As the TAC grows each year, there are an increasing number of voices calling for us to register as a non-profit organization, ostensibly allowing us to get the “big donors” that we lack.
I’ve refused, on principle, and those principles haven’t changed. But there are also practical reasons to avoid this IRS special status as well; there is serious risk of special treatment – of the undesirable kind.
First, here’s our public position on our “for profit” status based on our principles:
**Gifts to TenthAmendmentCenter.com are not deductible as charitable contributions for federal income tax purposes. Why? Based on our principles – we won’t accept any government handouts, bribes, or tax discounts to partner with the organization we’re working to limit. We believe in freedom of action and equal treatment for all organizations. Thus, we see the tax “benefits” (at risk of giving up freedom to operate and express free speech) offered to some organizations to be unfair, unequal, and unacceptable.
The feds tell us that 501c3 and other non-profit groups are serving the community and deserve to be tax exempt. But doesn’t your neighborhood plumber or carpenter or grocer also serve the community? We think so. Therefore, we stay “for-profit” and will never get handouts or grants from those looking for benefits from Washington D.C. Please join us!
That statement has been on our site since late-2010. You can see it here. And while we hinted at the risks involved with forming a non-profit with the IRS, the general public has been learning first-hand how that organization is used as a tool to target groups based on political affiliation.
The latest? Campaign for Liberty, the organization founded at the end of Ron Paul’s 2008 presidential campaign. From the Washington Examiner:
Campaign for Liberty will fight the Internal Revenue Service’s demand that it reveal its donor list to the agency, despite having already been fined for refusing to do so.
“There is no legitimate reason for the IRS to know who donates to Campaign for Liberty,” Megan Stiles, the communications director at Campaign for Liberty, told the Washington Examiner in an email on Tuesday. “We believe the First Amendment is on our side as evidenced by cases such as NAACP v. Alabama and International Union UAW v. National Right to Work. Many 501(c)(4) organizations protect the privacy of their donors in the very same way as Campaign for Liberty. For some reason the IRS has now chosen to single out Campaign for Liberty for special attention. We plan to fight this all the way.”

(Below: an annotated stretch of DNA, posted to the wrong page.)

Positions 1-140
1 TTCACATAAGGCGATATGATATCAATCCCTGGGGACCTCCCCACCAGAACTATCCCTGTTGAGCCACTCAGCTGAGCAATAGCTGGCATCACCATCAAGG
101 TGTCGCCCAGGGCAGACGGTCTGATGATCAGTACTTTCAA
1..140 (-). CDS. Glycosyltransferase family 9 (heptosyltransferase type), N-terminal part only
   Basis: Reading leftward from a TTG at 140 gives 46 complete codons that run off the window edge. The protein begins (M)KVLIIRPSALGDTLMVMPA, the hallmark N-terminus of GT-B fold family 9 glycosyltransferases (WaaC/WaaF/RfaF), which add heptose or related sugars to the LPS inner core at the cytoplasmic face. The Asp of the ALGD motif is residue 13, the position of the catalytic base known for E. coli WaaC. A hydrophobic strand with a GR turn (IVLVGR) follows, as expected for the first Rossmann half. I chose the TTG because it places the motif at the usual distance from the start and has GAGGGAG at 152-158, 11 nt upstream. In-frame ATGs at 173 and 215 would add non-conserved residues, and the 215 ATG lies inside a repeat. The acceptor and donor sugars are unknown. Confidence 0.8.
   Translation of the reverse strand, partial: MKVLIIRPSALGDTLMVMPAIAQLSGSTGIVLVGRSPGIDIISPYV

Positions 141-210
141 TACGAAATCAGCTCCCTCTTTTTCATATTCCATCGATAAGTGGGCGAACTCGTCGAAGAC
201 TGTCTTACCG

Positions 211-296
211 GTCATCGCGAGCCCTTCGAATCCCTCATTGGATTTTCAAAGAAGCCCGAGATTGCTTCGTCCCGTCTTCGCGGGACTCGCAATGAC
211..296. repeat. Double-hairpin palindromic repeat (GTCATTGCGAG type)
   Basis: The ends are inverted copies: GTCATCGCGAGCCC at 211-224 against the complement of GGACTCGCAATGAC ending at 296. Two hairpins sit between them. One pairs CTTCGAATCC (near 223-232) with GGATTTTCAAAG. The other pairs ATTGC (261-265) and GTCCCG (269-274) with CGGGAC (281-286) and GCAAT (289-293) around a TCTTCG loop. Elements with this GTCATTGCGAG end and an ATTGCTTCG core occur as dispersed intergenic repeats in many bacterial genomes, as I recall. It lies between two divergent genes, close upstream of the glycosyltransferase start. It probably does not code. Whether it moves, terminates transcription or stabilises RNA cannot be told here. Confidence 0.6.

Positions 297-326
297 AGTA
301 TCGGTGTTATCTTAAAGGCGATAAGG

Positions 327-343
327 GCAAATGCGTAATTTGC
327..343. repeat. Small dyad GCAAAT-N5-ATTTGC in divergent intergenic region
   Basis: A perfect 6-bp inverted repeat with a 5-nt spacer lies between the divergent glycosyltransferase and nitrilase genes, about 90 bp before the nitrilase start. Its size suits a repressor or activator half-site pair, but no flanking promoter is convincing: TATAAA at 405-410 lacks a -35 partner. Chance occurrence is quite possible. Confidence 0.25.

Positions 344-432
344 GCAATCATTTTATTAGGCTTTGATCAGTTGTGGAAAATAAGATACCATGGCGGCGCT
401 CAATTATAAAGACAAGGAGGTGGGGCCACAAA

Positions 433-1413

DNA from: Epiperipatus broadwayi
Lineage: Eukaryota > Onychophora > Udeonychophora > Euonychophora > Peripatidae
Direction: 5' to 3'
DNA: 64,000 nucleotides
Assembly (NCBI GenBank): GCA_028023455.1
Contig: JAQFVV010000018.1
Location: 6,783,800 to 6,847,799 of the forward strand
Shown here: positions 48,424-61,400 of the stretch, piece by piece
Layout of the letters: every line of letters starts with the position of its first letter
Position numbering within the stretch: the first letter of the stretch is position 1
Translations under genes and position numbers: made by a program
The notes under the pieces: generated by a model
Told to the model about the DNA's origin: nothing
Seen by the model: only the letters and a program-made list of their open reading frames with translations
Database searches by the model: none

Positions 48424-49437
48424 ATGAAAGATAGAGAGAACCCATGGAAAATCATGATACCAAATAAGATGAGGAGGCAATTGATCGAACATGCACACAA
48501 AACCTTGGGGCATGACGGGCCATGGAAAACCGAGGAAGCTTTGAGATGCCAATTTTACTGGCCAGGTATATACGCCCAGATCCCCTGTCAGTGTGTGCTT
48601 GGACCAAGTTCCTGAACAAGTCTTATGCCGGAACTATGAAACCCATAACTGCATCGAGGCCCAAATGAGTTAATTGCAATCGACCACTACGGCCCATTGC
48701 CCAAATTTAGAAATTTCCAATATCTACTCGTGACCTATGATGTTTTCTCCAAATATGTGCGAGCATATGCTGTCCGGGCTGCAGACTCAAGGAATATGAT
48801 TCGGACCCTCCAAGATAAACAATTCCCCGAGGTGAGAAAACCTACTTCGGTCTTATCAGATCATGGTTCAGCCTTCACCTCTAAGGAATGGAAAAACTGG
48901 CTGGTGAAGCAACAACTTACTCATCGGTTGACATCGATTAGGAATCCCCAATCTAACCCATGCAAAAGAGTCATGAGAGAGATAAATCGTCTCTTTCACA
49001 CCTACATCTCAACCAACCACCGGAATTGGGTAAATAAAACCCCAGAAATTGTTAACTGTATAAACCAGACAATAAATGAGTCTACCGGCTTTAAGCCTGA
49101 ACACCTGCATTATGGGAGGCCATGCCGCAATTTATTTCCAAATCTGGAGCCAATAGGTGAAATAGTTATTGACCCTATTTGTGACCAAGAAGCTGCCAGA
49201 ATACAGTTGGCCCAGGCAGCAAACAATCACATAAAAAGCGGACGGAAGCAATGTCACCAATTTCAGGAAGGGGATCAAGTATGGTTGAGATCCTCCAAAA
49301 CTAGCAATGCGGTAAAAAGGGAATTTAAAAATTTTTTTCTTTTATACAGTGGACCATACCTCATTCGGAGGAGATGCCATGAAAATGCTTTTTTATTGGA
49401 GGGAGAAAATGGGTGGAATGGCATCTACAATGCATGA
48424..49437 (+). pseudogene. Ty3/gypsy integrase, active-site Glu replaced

Now, instead of focusing their time, energy – and money – on liberty, C4L will have to spend a significant amount of their resources if they decide to “fight this all the way.”
Whatever tax “savings” they lure organizations with have other costs – additional legal expense, accounting expense, paperwork, filings, following and adhering to regulations, changing regulations – and the like. Plus, the potential of having to do what’s right or pay an additional fine (which is likely quite large) or have to fight what will probably be an extremely expensive and losing battle in court.
TAC could never be a 501c3 without changing what we do – “No substantial part…” of a public charity’s activities can go to lobbying. We heavily engage in lobbying to affect legislation on a state level. Nullification legislation, that is.
Unlike C4L, we’ll not become a 501c4 either. Here’s the manual, right from the IRS, filled with loopholes and restrictions.
Tenth Amendment Center is not going to risk this. Period.
On top of it, when you make a donation to the Tenth Amendment Center, it’s as private as can be. We do not publish or share lists of who are members or donors are, nor will we – ever. And, you can go totally private by donating with Bitcoin too.
Bottom line? We want to nullify virtually everything the federal government does. At the end of the day, that means the IRS (and their buddies at the fed) can pretty much wither away.
Latest posts by Michael Boldin (see all)
- Signed by the Governor: Arizona Law Treats Gold and Silver as Money - May 23, 2017
- What the Founders Rejected at the Convention is Important to Understand - May 20, 2017
- The Founders and the “Dog of War” - May 18, 2017